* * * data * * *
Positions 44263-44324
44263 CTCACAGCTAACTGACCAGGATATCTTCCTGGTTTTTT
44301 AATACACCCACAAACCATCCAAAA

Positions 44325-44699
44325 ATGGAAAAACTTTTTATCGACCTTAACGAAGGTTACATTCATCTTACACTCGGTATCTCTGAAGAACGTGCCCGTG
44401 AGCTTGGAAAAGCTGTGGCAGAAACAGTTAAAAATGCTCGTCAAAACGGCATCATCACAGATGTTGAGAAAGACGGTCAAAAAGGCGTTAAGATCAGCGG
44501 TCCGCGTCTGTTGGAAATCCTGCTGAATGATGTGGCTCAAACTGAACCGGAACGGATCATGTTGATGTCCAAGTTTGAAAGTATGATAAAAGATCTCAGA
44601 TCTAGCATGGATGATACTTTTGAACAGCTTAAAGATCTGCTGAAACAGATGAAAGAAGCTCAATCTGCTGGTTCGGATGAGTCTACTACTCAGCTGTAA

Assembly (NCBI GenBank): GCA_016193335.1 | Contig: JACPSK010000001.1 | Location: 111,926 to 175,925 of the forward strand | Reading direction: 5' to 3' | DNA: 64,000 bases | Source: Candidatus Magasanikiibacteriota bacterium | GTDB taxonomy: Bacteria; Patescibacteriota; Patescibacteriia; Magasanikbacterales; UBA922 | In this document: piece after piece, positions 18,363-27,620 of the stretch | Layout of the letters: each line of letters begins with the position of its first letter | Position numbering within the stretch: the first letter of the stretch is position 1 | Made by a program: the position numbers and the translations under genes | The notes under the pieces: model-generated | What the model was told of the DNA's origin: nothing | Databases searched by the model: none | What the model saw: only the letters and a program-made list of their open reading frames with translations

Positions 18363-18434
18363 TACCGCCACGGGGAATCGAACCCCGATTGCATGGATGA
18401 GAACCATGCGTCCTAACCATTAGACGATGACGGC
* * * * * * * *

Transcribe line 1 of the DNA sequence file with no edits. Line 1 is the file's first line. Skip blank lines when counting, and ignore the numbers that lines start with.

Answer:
Positions 44263-44324